USCG Investigates Barge Incident on the Columbia River

The United States Coast Guard (USCG) received a call in the early morning hours of November 23, 2012 from the Tidewater Tug Company, reporting that a barge had hit a submerged object on the Columbia River. The call came in shortly after 3:00 a.m. reporting that the barge Tri-City Voyager struck an unknown object, while being pushed by the tug Defiance traveling north in the vicinity of the Dalles Dam.

The double bottom barge was carrying nearly 1,800,000 gallons of diesel fuel at the time of the incident. Crewmembers of the Defiance reported that there was no breech or pollution, after conducting a sounding of the bottom hull and their fuel tanks.

Following their inspection, the Defiance and the Tri-City Voyager continued north through the Dalles Dam locks and moored by the upper basin wall. Personnel at the Dalles Dam reported that there was no evidence of leaking diesel fuel or pollution.

The USCG Sector Columbia River responded to the call. Sector Columbia River's responsibility is one of the most challenging in the world, extending from the Salmon and Snake Rivers in the east down the Columbia River to coastal Oregon and Washington. The Graveyard of the Pacific is also their responsibility. This dangerous stretch runs from Tillamook Bay on the Oregon Coast north to Cape Scott Provincial Park on Vancouver Island, where heavy fog, winds, waves and rough seas have wrecked thousands of vessels resulting in the loss of many lives.

USCG investigators and marine inspectors from the Marine Safety Office in Portland, Oregon, determined that the Tri-City Voyager hit the walls of the lock approach to the Dalles Dam rather than a submerged object. Further investigation concluded that there was no hazard to navigation on the Columbia River and no evidence pointing to loss of diesel fuel or pollution.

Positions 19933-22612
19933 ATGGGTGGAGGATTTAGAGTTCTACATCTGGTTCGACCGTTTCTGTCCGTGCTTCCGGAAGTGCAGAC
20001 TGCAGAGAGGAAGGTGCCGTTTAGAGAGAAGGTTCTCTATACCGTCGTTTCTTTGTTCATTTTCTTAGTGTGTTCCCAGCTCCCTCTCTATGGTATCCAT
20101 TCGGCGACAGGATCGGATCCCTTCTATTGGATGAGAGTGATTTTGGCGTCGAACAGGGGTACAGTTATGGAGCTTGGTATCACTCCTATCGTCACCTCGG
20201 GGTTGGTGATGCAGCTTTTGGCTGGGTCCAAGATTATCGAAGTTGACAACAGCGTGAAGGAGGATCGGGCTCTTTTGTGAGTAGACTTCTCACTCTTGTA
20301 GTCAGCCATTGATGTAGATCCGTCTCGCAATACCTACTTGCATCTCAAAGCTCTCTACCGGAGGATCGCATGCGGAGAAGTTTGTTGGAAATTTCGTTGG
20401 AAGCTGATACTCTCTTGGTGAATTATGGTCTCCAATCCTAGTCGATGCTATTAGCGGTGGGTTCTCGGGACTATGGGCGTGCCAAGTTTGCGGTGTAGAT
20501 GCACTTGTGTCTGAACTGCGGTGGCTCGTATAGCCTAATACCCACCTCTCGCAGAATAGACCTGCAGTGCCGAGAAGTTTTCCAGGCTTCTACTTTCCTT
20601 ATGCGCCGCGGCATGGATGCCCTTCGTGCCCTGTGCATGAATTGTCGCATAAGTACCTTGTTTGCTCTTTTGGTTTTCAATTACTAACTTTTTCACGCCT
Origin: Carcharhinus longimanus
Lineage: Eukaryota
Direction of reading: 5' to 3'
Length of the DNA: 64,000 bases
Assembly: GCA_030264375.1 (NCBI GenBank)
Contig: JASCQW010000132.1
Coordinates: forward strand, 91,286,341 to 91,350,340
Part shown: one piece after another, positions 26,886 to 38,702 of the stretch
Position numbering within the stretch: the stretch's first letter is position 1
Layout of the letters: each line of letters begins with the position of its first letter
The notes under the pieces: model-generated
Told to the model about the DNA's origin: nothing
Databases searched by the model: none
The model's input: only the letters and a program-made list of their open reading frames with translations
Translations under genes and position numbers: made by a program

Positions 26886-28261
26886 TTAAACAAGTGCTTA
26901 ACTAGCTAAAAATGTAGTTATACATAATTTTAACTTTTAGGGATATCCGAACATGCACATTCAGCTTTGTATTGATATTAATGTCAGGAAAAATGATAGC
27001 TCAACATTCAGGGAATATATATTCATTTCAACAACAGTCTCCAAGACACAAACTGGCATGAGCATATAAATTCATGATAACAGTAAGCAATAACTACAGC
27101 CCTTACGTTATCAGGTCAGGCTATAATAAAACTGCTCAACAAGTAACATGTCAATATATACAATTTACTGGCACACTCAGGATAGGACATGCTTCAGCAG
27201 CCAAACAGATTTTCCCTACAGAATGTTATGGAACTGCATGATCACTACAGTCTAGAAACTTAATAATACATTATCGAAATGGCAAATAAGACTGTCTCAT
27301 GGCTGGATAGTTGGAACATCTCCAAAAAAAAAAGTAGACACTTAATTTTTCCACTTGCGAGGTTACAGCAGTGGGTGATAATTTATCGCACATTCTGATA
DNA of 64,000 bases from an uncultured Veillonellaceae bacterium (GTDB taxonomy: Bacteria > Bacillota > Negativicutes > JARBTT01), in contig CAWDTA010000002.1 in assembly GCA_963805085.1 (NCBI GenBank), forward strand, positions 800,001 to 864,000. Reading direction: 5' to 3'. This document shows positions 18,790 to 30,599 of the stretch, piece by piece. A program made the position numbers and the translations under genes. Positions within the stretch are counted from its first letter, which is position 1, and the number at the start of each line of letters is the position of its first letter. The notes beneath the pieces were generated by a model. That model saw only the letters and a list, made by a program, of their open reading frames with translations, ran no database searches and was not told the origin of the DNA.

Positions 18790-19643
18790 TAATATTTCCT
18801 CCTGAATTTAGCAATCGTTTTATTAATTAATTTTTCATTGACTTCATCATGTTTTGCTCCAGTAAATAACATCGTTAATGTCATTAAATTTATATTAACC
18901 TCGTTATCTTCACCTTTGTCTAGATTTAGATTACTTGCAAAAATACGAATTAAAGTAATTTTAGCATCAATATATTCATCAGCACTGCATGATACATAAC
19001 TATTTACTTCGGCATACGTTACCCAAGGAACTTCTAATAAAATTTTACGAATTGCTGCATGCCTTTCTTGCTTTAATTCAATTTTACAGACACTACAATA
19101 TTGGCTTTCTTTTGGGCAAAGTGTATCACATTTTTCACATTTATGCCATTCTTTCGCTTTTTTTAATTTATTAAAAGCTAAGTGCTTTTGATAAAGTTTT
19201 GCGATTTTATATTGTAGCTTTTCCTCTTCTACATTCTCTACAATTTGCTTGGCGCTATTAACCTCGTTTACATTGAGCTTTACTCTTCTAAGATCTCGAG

When tugs are moving a loaded barge in inland waters like the Columbia River, they are usually pushing the loaded barge, such as the Tri-City Voyager. A loaded barge can draw roughly 25 feet of water, which makes it very difficult to maneuver and even harder to stop. This combination, along with the other dangers associated with working on tug boats, can result in serious and sometimes fatal injuries to crewmembers.

The shear horsepower of tug boats coupled with its system of large winches, tow drums and wire rope make the deck of a tug a dangerous place to be. Crewmembers are daily facing the possibilities of slipping, falling overboard, getting hit with wire rope or being crushed between the tug and the barge.

The Jones Act offers seamen the ability to recover from vessel owners for injuries suffered due to dangerous working conditions. It requires tug owners and operators to provide its crewmembers a reasonably safe place to work and if the employer or its agents' negligence is found to have caused injury, they may be responsible.

If you, or a family member, have suffered an injury or lost a loved one from an accident on a tug boat, you need to seek the advice of an experienced Seattle maritime attorney with a proven track record.

John Merriam & Gordon Webb are Seattle maritime attorneys, with nearly 50 years of experience representing tug and barge workers.

Contact us
through our website or call us direct at (877) 800-1007 to discuss your case. We can meet you at our Seattle or Bellevue office. We also accept weekend and evening appointments.

You will never owe us a fee unless we get you a recovery.

Other Resources:

Coast Guard responds to a barge that struck a submerged object in Columbia River, The News Guard, November 23, 2012

News Release UPDATE: Coast Guard responds to a barge that struck a submerged object in Columbia River

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